PUBG Corporation’s PlayerUnknown’s Battlegrounds was initially banned by a Telecommunications Authority in Nepal back on April 11th, 2019. A week later the Nepalese Supreme Court interceded and stayed the ban from the district government after they received a petition from the people claiming that banning PlayerUnknown’s Battlegrounds was unconstitutional.
The Himalayan Times reported on April 19th, 2019 that the Supreme Court looked over the information after receiving the petition, and noted that the ban did not align with their constitution. In fact, in Nepal, the people are guaranteed rights to the freedom of expression and the freedom of press. It was argued that since PlayerUnknown’s Battlegrounds was a form of entertainment played via internet, it was a form of expression, and that by banning it the government was in violation of the constitution.
The Supreme Court upheld this argument and stayed the government’s ban from moving forward.
Lowyat reported that it wasn’t made clear if the ban was completely overturned or just stayed for now. They do point out that it’s a much better response than Iraq’s response to PlayerUnknown’s Battlegrounds, where they stated that the game needed to be banned for “igniting violence” in the country’s youth. Because obviously radicalized religion was never a problem for inciting violence in that region… (cue the gif of The Rock rolling his eyes).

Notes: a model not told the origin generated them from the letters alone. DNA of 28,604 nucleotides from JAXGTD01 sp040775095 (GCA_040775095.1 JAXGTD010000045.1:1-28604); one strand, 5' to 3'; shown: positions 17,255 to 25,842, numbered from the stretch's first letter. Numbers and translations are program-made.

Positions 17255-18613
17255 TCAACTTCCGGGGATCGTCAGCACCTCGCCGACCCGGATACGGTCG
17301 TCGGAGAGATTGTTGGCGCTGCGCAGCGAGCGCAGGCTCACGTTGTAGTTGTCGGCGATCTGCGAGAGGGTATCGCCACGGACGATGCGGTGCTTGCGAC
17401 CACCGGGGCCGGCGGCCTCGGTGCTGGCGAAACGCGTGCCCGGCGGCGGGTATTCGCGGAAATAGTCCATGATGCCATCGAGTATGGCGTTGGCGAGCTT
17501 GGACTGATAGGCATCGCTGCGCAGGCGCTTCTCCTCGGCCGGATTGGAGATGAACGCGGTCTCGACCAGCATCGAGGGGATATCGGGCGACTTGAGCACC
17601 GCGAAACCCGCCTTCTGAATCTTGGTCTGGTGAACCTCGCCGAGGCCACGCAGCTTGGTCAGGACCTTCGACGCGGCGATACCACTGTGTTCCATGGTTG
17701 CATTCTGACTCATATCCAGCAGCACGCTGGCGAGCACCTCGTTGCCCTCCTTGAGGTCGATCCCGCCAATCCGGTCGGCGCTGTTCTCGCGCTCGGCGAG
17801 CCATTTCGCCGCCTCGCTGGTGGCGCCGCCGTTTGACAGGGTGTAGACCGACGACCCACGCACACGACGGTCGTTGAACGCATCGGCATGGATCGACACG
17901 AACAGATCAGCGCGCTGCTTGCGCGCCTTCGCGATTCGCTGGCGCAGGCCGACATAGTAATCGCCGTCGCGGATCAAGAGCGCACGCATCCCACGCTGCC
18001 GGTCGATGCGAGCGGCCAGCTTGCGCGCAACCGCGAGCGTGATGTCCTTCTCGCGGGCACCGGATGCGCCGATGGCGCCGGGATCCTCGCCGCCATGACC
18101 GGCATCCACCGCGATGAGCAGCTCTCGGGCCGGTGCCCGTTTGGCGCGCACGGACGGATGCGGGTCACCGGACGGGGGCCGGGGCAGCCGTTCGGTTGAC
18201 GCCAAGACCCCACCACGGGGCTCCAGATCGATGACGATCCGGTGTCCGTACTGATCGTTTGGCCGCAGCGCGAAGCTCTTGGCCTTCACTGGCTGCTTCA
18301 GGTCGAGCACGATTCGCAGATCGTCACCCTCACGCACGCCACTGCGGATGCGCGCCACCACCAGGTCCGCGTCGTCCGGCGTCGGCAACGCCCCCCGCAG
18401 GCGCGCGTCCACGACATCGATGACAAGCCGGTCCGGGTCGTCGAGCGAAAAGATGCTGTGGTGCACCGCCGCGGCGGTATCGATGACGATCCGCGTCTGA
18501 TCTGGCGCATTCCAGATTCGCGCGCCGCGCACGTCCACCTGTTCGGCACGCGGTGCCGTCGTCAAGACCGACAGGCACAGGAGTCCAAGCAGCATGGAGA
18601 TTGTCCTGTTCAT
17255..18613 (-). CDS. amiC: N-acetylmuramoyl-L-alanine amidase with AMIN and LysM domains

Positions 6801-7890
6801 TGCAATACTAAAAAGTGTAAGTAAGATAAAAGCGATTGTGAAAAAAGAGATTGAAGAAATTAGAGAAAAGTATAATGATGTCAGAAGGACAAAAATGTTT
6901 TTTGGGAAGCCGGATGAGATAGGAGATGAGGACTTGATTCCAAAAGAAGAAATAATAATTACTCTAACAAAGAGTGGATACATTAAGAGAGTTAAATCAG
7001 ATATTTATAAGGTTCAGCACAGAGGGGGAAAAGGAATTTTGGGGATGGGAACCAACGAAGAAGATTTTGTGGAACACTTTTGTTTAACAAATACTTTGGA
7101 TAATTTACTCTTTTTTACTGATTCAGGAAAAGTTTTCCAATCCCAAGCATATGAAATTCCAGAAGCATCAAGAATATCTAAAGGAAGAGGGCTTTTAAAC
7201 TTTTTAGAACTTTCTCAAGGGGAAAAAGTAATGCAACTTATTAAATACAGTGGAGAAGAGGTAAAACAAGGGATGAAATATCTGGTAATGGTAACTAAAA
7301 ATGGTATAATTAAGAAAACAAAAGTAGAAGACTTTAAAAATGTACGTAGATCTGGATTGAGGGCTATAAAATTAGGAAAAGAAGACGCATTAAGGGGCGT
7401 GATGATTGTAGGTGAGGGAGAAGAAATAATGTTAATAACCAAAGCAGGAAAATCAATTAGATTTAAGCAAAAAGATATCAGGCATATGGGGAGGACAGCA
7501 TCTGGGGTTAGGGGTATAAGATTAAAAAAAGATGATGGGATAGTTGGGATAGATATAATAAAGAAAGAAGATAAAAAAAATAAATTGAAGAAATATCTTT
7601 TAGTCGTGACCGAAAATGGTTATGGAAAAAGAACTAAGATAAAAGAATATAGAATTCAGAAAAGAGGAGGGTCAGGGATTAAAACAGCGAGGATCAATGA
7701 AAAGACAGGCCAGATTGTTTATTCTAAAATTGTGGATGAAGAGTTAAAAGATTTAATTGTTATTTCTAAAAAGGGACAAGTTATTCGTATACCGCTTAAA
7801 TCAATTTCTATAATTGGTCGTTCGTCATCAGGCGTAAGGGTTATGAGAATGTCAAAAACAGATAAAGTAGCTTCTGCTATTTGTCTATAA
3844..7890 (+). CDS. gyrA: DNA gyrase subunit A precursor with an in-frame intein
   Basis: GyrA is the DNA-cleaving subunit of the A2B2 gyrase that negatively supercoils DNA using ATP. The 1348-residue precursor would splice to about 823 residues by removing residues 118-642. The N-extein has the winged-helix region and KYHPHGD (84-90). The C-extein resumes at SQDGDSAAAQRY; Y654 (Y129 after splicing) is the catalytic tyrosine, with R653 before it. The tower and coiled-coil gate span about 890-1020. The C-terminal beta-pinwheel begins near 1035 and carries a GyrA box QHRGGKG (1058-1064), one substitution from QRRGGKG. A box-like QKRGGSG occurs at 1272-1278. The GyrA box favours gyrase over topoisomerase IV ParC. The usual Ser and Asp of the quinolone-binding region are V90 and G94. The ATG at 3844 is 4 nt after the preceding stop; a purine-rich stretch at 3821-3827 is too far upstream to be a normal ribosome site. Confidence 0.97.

The game was also banned in certain districts of India, too. The reason being? It was too addictive. I could at least understand their reasons over the ones proposed by Iraq. Even still, banning something for being too addictive instead of encouraging parents to… well, parent… seems asinine.
Anyway, this is a minor bit of good news for those of you out there who value freedom of speech and freedom of expression. It’s been under severe attack lately from Social Justice Warriors and out-of-touch prudes, so it’s nice to see that the government is actually working for the people in some capacity for once.
(Thanks for the news tip Vic)
(Main image courtesy of Iceberg)